I remind myself there was no way for someone else to be here because I had no way to invite them. I shuffle to the Versa and drive back to the Burger King. If tonight is my last supper, I’d like it to be there. Hours later, I stop by the McDonalds across the street for an ice cream cone and more WiFi. The place is teaming with Hispanic men who meet there to gossip and watch YouTube videos of wild animals attacking each other.
As darkness falls, I head north on the 2 freeway before exiting along Verdugo Road. In the continued downpour, I’m not in Los Angeles, just a maze of concrete and rubber. As I turn to pass the pool at Glassell Park the feeling intensifies as if the nameless city knew I'd be arriving for a midnight swim. I pull over to the side of Eagle Rock Boulevard to brush my teeth and wash my face.
Minutes later, I attach my hoodie to my jacket and zip it up while losing balance beneath billowing, cannon shots of wind. “This is stupid,” I say aloud and a stream of white toothpaste spews into the running water and drifts away.
In the growing silence, I drive slowly among rows of parked cars and trucks with nothing but the accompaniment of my own squeaking brake pads. Eventually, they too cease. I am off York Street, just south of the Occidental campus as I peer through the darkness to stay beneath the elms that line its border.
The one thing I know about sleeping in your car is there is safety in numbers. Alone and you’re a good target for a flashlight. Stacked together, you’ve got a solid chance for the patrol car to just go floating by. It would have been smart of me to take that advice from AAA magazine or wherever the hell it came from instead of parking alone under a tree. I think about the toothpaste flying. “I’m an idiot,” I mumble softly and curl up in the backseat with the joint I've been saving.
It’s just after 1 A.M. when I wake in a crooked “L” shape to several loud, authoritative voices. They are rising and my toes are frozen. I should have kept my shoes laced up.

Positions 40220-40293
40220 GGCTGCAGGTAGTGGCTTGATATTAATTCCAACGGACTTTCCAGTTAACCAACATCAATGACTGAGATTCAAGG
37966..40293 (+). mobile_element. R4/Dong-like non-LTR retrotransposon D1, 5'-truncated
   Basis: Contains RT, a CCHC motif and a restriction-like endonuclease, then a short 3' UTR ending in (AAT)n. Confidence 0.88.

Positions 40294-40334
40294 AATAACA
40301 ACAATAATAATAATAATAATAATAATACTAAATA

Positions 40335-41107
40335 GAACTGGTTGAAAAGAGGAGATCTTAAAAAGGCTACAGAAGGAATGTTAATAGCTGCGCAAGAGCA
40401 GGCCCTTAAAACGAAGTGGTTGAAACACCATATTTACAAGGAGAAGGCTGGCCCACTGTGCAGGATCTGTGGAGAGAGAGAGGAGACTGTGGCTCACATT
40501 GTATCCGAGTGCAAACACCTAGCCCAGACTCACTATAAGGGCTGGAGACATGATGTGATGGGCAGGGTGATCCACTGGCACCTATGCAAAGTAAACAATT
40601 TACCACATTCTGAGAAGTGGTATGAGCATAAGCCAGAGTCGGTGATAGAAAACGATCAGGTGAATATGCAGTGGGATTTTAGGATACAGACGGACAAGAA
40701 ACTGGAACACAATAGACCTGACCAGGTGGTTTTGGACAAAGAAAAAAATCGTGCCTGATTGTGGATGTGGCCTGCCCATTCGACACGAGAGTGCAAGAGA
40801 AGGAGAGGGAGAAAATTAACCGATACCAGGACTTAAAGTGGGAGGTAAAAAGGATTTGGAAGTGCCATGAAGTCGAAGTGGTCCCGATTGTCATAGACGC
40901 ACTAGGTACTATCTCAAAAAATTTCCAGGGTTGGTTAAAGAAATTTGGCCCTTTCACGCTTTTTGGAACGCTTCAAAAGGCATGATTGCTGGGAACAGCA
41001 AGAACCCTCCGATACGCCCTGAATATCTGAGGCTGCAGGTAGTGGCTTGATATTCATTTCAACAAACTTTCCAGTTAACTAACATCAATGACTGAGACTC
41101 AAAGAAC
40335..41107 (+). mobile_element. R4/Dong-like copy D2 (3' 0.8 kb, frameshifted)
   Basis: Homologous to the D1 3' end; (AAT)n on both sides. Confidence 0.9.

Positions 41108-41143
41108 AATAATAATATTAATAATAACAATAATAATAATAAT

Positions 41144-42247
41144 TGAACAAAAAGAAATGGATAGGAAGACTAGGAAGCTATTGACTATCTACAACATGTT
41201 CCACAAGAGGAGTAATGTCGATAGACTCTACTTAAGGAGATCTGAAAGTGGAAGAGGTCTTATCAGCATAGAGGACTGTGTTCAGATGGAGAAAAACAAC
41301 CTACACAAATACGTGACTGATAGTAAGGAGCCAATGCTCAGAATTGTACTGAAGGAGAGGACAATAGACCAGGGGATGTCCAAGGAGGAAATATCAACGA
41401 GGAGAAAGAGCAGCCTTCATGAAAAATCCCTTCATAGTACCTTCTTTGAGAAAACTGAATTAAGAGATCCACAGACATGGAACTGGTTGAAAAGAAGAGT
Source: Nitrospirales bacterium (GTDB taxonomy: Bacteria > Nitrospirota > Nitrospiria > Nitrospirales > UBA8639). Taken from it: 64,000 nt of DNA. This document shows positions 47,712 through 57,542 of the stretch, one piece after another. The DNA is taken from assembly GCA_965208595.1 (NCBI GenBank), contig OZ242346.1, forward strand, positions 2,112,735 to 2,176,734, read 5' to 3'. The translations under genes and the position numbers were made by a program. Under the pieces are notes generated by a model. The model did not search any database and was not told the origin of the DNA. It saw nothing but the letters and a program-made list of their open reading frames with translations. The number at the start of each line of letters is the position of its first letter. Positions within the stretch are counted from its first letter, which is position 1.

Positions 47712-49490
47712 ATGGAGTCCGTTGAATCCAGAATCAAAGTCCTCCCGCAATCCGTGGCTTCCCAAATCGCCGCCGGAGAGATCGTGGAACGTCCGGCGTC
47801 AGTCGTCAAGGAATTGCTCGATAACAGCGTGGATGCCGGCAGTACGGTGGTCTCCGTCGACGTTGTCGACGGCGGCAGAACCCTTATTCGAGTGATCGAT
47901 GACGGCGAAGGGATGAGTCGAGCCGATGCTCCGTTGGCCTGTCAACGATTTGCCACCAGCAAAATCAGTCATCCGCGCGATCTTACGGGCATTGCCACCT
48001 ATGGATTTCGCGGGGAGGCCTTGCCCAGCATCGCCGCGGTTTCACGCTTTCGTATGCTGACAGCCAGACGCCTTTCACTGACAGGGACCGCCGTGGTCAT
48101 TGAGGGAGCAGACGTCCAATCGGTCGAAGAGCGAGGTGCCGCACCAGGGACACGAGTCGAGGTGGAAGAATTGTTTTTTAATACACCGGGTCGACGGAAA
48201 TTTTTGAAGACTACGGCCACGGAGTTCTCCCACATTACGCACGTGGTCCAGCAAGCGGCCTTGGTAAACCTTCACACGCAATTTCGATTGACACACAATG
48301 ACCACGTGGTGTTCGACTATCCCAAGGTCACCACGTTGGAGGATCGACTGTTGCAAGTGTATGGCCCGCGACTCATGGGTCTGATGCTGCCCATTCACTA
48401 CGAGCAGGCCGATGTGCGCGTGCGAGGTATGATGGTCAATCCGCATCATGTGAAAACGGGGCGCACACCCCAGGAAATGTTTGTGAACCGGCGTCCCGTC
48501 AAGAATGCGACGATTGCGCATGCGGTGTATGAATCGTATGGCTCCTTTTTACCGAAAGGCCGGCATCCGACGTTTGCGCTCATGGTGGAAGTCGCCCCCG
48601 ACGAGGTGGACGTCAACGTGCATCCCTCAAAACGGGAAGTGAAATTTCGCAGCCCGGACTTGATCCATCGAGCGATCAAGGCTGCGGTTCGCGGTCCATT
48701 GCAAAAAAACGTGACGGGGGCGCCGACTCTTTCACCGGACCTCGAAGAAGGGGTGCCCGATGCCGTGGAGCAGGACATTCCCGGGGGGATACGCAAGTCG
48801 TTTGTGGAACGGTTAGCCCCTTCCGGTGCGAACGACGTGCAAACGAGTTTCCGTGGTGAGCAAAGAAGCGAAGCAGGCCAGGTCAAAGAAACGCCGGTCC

With my head closest to the sidewalk, I peer out toward the street and the flashing lights of two patrol cars. They are pulled up alongside what appears to be a tow truck. I can see the blue of the truck's logo directly across from me. The police are talking to the tow driver and formulating a plan between the three of them.
They're checking for permits, I think. Fuck! Now I’ll have to admit I’m broke and can barely see a hand in front of my face.
There, beneath the cover of sprawling campus trees, wrapped up in a sleeping bag my brother gave me for Christmas I lie as still as I ever have, just like I did during the all night training exercises at West Point. I remember those soaked me in similar precipitation. Hang around enough and life is a comedy of military proportions.
I just can’t bare to face anyone, I realize. It’s too embarrassing. Aside from apologizing, what would I even say to the police except, “Keep me in the Life game a little longer, Coach?”
As the voices continue, I realize that if I’m high enough this may not even be happening. Yep, that’s what I’m going with: an imaginary, potential arrest. Then, like the sound of Thor’s hammer again, a door slams and Boom!, another. Engines fire and I see two sets of beams cut through the Versa’s windows like searchlights. They pass over me toward the treeline and I hold my breath and listen.